“Nazareth Trust is a tool by which this kind of reconciliation can be done,” Mr Main said. “We operate to 21st century standards but we don’t get any significant investment funds from the State of Israel which we serve on a daily basis.
“We have to find money and deliver a vital service to the community. We provide the route and means by which reconciliation can be worked out.”
* To donate to The Nazareth Trust or to find out more about its work visit http://www.nazarethtrust.org/ or call (0191) 520 80 30.
The History of the Nazareth Trust
1861 Edinburgh-trained Armenian Doctor Kaloost Vartan arrived in Nazareth and set up a four bed dispensary the only ‘hospital’ between Jerusalem, Damascus and Beirut.
In 1866 Dr Vartan’s work in Nazareth was officially supported by the Edinburgh Medical Missionary Society (EMMS).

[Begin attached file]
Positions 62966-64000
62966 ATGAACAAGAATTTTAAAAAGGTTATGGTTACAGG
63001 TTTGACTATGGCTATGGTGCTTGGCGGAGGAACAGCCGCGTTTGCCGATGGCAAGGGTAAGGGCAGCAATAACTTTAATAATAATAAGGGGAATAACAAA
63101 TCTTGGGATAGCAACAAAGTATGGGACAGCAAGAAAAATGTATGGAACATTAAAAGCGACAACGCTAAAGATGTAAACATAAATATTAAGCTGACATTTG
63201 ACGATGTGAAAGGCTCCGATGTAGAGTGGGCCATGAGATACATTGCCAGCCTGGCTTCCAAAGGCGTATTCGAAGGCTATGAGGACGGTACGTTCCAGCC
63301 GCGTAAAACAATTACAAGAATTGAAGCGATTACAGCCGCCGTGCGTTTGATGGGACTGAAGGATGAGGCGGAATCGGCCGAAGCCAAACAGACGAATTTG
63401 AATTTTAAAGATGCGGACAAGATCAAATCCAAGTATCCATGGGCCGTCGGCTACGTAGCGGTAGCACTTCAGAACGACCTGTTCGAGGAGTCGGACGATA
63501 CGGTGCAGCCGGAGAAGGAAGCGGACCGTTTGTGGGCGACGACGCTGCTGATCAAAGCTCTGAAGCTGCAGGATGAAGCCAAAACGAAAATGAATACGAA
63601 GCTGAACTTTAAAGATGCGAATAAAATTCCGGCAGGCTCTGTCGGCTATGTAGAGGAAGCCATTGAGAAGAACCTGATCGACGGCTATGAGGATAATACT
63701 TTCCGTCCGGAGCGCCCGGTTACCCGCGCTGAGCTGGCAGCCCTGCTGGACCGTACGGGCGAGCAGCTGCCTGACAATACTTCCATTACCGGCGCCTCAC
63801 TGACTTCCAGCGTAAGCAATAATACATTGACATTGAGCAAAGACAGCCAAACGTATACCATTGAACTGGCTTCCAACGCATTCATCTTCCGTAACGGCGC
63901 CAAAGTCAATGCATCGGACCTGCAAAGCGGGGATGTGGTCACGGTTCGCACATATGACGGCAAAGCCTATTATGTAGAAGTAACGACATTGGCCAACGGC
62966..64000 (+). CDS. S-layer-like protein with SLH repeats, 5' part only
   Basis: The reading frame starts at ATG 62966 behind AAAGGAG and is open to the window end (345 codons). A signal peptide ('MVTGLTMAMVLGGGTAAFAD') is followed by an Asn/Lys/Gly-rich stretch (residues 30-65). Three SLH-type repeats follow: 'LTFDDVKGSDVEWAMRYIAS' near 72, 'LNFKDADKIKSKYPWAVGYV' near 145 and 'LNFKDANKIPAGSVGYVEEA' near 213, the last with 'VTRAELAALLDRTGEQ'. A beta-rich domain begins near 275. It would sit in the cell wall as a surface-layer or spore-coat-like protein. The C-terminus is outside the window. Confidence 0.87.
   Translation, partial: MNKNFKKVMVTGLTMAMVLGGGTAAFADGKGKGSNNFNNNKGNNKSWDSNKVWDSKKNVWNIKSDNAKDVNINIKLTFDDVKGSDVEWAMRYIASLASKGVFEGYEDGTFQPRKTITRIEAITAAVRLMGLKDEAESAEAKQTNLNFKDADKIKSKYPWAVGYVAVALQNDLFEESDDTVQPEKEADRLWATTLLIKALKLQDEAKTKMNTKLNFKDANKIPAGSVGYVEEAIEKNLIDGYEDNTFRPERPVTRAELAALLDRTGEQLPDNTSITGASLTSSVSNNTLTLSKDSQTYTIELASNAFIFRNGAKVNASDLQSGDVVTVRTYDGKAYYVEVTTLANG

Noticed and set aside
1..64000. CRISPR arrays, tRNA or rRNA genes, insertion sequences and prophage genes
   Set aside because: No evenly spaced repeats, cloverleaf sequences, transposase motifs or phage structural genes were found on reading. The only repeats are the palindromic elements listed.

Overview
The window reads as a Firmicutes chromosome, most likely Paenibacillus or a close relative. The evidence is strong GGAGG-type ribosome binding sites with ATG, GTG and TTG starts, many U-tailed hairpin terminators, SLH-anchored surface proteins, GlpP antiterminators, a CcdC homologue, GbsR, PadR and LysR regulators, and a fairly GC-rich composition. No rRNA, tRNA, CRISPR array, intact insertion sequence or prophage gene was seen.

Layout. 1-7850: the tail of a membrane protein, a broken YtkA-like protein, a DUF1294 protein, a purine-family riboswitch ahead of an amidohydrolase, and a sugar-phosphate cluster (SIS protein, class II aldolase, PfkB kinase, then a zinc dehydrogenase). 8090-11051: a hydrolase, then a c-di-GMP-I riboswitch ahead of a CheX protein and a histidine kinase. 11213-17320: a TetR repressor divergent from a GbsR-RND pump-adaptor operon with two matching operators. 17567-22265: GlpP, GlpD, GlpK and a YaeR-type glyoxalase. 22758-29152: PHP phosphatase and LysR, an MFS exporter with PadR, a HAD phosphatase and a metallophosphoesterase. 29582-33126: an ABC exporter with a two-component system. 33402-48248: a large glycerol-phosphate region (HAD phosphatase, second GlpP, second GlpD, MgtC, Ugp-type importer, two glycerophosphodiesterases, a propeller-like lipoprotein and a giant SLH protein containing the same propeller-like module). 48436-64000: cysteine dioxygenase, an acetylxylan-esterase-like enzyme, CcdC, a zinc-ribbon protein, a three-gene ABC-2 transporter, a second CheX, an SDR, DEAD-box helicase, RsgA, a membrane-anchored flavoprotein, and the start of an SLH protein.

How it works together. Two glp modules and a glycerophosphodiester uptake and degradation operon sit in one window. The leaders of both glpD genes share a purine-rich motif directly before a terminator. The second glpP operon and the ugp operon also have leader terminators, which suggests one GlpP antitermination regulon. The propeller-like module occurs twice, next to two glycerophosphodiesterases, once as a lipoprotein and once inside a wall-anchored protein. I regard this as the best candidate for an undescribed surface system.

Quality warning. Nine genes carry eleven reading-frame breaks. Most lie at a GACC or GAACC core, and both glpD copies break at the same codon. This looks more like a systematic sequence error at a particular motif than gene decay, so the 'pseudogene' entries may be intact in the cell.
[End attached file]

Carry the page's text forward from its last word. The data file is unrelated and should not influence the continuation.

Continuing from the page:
In 1906 a site was bought on a hill west of the city for the building of a new hospital. Dr Vartan died in 1908, before building began, but in 1912, the first building was completed.
During World War I the hospital buildings were confiscated for use as a military hospital and officers’ barracks under the Ottoman government. After the war, the site was returned to EMMS and extensive building and renovations took place
In 1921 Dr William Bathgate arrived in Nazareth and took over the administration of the Hospital together with his niece, Dr Doris Wilson.
In 1935 the hospital got electricity, and the installation of its first x-ray machine. A school of nursing was established to train staff for work in the hospital.